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EPA tightens refinery emissions cap

17th May 2012

US environment agency cracks down further on refinery greenhouse gas emissions.

US refiners believe the industry is already too heavily regulated

The US environmental protection agency (EPA) will tighten existing regulations controlling pollution from oil and gas refineries, it emerged this week.

The Tier III standards, proposed earlier this year, will upgrade a previous version implemented in 2004 which forced refiners to cut sulfur levels from an average of 300 parts per million to an average of 30 ppm.

The 90 per cent decrease is reported to have cost the industry USD 10 billion; the new rules would see sulfur content in gasoline drop further from 30 ppm to 10 ppm.

Tier III would add approximately six to nine cents per gallon in manufacturing costs, according to a report from Baker and O'Brien conducted for the American Petroleum Institute (API).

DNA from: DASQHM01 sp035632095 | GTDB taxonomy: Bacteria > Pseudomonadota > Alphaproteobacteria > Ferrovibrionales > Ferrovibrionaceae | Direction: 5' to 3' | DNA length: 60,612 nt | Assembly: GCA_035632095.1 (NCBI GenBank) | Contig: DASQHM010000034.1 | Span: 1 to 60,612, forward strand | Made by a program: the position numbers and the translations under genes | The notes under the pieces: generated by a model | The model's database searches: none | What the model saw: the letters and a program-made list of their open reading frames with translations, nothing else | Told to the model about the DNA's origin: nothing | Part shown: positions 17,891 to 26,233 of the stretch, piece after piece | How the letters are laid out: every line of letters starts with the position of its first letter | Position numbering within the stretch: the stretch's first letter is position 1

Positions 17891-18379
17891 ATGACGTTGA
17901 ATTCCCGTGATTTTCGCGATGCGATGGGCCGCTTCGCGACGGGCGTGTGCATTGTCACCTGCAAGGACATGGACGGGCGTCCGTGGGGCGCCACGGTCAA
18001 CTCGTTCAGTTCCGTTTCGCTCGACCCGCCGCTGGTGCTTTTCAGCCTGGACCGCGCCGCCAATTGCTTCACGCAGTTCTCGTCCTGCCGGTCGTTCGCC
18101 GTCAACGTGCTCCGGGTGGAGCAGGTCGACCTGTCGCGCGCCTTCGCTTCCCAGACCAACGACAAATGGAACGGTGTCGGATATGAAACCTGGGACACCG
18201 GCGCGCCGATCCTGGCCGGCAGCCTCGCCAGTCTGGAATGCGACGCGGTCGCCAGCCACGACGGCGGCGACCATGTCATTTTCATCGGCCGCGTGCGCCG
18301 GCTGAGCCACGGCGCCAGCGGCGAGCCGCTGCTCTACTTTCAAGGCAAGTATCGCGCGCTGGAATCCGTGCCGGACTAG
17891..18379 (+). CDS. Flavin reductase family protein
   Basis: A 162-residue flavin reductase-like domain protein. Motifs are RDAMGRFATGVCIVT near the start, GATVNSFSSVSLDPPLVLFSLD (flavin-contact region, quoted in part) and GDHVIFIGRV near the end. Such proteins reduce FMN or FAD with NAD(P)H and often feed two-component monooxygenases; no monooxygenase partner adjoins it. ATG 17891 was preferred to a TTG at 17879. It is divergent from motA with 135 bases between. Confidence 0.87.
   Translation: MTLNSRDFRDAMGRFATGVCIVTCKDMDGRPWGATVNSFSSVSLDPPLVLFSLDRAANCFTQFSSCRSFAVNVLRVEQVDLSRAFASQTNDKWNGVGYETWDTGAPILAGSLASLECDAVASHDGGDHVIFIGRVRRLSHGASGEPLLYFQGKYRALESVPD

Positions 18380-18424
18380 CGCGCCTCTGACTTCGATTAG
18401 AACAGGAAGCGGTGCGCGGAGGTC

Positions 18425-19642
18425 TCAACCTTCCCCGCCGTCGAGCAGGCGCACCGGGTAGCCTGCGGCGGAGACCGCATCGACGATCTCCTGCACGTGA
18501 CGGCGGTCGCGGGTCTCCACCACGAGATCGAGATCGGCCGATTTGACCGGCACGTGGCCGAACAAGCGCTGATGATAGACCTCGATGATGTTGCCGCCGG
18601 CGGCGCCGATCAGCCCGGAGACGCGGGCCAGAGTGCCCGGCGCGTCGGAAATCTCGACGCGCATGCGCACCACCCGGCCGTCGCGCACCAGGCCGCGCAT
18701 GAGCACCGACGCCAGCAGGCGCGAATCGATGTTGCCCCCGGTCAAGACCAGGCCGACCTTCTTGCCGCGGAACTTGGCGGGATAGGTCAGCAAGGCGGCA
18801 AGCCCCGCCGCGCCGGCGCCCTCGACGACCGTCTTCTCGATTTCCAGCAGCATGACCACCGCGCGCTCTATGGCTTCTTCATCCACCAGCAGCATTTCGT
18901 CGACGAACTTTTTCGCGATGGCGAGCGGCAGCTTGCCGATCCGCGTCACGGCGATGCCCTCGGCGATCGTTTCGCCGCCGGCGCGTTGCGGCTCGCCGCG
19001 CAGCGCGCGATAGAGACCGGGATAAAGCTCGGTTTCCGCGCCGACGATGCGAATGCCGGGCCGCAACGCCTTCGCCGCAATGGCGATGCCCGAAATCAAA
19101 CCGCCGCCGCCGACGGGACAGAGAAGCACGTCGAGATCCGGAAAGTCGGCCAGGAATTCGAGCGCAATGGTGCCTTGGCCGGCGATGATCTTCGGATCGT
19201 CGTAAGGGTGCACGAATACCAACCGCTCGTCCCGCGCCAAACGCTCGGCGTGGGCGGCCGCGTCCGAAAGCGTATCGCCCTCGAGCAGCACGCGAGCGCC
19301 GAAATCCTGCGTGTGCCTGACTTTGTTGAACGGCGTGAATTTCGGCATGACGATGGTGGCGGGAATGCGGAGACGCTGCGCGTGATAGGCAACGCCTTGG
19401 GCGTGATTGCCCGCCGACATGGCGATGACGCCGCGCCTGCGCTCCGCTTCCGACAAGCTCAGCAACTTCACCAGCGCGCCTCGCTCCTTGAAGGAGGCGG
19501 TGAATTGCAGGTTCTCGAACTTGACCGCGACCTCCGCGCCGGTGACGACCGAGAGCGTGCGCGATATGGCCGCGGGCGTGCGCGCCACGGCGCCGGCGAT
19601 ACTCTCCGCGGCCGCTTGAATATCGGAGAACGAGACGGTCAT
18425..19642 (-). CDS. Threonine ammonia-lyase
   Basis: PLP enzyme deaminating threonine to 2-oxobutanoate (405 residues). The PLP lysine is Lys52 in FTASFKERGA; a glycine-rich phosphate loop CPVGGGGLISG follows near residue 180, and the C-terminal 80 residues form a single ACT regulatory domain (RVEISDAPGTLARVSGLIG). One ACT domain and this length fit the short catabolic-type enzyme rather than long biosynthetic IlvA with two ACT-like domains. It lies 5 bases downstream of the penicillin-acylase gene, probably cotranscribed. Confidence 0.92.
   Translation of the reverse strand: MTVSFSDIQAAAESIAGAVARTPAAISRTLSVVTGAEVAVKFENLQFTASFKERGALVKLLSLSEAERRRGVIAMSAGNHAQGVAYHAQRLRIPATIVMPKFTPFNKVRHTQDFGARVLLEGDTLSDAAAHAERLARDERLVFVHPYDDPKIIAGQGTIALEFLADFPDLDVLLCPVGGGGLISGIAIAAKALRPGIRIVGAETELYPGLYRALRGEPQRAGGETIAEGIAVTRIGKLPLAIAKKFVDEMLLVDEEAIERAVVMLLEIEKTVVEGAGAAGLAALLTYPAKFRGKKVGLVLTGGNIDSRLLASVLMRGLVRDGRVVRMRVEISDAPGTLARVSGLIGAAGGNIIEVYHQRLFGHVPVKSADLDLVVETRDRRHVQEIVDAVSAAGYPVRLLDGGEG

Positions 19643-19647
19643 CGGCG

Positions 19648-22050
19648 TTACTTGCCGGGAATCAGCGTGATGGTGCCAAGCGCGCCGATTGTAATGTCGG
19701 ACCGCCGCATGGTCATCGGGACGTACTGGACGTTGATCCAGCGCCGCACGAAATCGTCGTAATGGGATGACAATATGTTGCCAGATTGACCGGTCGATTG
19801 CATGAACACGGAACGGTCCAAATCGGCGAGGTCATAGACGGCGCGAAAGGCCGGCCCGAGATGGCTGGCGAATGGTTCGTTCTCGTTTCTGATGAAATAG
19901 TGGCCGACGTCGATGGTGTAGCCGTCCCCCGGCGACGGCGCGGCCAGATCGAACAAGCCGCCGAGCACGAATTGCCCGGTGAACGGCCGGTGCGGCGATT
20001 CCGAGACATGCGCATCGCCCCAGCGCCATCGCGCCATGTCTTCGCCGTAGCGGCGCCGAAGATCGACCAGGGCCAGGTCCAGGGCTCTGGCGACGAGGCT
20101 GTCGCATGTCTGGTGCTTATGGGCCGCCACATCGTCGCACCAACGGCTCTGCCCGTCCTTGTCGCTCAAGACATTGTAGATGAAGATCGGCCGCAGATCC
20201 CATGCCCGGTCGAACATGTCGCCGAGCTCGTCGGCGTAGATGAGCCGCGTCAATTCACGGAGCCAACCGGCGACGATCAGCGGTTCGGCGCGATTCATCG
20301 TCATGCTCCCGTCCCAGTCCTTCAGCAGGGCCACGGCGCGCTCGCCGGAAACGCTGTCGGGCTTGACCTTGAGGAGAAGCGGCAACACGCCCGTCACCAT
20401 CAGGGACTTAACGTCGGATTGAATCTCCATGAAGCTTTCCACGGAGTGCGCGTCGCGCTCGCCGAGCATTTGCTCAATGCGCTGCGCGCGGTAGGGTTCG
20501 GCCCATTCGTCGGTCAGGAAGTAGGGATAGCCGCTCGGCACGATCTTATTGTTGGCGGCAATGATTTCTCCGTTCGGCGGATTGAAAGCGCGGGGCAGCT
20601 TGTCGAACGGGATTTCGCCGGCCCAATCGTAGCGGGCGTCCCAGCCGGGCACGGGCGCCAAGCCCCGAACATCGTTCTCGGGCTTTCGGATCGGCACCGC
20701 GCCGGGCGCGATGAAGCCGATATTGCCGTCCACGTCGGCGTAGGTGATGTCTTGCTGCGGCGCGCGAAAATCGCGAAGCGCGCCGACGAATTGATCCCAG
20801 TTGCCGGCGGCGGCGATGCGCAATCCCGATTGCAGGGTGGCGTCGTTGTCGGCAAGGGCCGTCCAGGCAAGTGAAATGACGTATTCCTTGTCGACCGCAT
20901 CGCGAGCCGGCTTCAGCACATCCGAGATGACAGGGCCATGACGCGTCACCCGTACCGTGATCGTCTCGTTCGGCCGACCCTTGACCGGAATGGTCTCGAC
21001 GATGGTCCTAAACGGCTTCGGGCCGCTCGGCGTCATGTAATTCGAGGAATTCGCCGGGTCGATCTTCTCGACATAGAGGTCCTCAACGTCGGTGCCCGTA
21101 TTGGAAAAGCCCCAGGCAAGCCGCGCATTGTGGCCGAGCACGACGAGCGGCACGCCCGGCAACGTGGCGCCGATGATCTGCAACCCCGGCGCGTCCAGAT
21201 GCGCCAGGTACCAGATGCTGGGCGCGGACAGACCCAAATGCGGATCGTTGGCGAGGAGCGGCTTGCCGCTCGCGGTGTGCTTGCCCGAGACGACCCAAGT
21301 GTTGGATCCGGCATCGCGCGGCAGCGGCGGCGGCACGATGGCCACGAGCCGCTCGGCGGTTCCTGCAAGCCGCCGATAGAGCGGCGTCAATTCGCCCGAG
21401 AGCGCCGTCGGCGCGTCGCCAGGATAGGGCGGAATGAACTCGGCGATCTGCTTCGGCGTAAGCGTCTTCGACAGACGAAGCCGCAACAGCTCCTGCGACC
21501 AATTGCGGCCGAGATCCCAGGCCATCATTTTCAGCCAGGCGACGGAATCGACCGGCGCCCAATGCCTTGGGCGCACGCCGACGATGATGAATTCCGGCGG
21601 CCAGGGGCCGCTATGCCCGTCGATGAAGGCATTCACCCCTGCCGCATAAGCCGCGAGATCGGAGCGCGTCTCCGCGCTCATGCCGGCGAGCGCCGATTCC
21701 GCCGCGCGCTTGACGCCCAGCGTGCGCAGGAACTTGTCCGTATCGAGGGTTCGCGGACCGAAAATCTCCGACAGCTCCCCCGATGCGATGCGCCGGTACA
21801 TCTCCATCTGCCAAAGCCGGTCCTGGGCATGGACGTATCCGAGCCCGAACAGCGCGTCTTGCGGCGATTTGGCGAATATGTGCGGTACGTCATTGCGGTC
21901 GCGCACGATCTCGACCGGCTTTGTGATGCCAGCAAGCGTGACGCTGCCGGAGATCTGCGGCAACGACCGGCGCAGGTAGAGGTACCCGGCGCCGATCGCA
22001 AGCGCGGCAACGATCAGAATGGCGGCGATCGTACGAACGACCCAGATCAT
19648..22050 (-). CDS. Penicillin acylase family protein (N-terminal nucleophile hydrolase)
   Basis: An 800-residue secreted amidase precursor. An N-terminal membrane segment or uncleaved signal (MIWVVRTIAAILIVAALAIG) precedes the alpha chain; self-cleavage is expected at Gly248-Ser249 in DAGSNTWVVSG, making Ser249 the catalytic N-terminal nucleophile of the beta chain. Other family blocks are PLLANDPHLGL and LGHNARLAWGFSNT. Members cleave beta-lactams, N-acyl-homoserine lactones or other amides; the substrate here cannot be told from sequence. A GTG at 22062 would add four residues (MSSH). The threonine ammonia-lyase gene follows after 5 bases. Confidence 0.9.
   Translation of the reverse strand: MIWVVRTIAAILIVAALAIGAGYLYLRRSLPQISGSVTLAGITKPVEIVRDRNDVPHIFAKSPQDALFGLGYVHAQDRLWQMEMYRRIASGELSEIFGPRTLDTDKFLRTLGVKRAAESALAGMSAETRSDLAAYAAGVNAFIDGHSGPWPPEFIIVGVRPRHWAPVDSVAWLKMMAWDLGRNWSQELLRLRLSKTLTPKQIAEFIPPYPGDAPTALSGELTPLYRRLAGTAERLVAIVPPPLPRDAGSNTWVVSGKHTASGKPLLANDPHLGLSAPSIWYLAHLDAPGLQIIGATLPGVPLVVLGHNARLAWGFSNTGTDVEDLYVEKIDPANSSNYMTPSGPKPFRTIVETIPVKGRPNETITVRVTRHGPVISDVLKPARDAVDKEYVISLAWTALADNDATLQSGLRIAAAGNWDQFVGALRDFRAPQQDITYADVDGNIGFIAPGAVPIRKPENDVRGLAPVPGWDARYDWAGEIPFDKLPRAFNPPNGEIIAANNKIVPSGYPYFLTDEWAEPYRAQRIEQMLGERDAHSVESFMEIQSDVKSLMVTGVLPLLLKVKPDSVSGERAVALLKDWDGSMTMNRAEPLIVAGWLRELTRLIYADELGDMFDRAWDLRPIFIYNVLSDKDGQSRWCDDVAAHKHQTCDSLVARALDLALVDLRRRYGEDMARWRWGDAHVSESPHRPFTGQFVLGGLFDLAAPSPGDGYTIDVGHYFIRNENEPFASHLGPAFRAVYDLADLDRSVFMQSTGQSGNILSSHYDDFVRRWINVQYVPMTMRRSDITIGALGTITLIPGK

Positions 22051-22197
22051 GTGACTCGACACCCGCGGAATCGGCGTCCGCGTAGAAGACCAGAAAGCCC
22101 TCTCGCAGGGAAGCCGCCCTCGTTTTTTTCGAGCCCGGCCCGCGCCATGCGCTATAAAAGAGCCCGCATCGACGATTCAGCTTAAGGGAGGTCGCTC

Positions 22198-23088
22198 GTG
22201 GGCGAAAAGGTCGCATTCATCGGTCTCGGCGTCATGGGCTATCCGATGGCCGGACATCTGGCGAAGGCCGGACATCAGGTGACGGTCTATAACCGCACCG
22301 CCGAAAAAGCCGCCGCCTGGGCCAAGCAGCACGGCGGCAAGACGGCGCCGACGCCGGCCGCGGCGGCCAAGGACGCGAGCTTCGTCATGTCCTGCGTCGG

"We urge the administration to take a step back on Tier III and its other proposed rules," said Bob Greco, API downstream and industry operations director.

 "We must be sure that new regulatory proposals are necessary, properly crafted, practical and fair to allow US refiners to remain competitive, preserve good paying refinery jobs and ensure our energy security."

American Petroleum Institute officials have previously warned the new standards would put several US refiners out of business and place others at a significant disadvantage to overseas petroleum product manufacturers.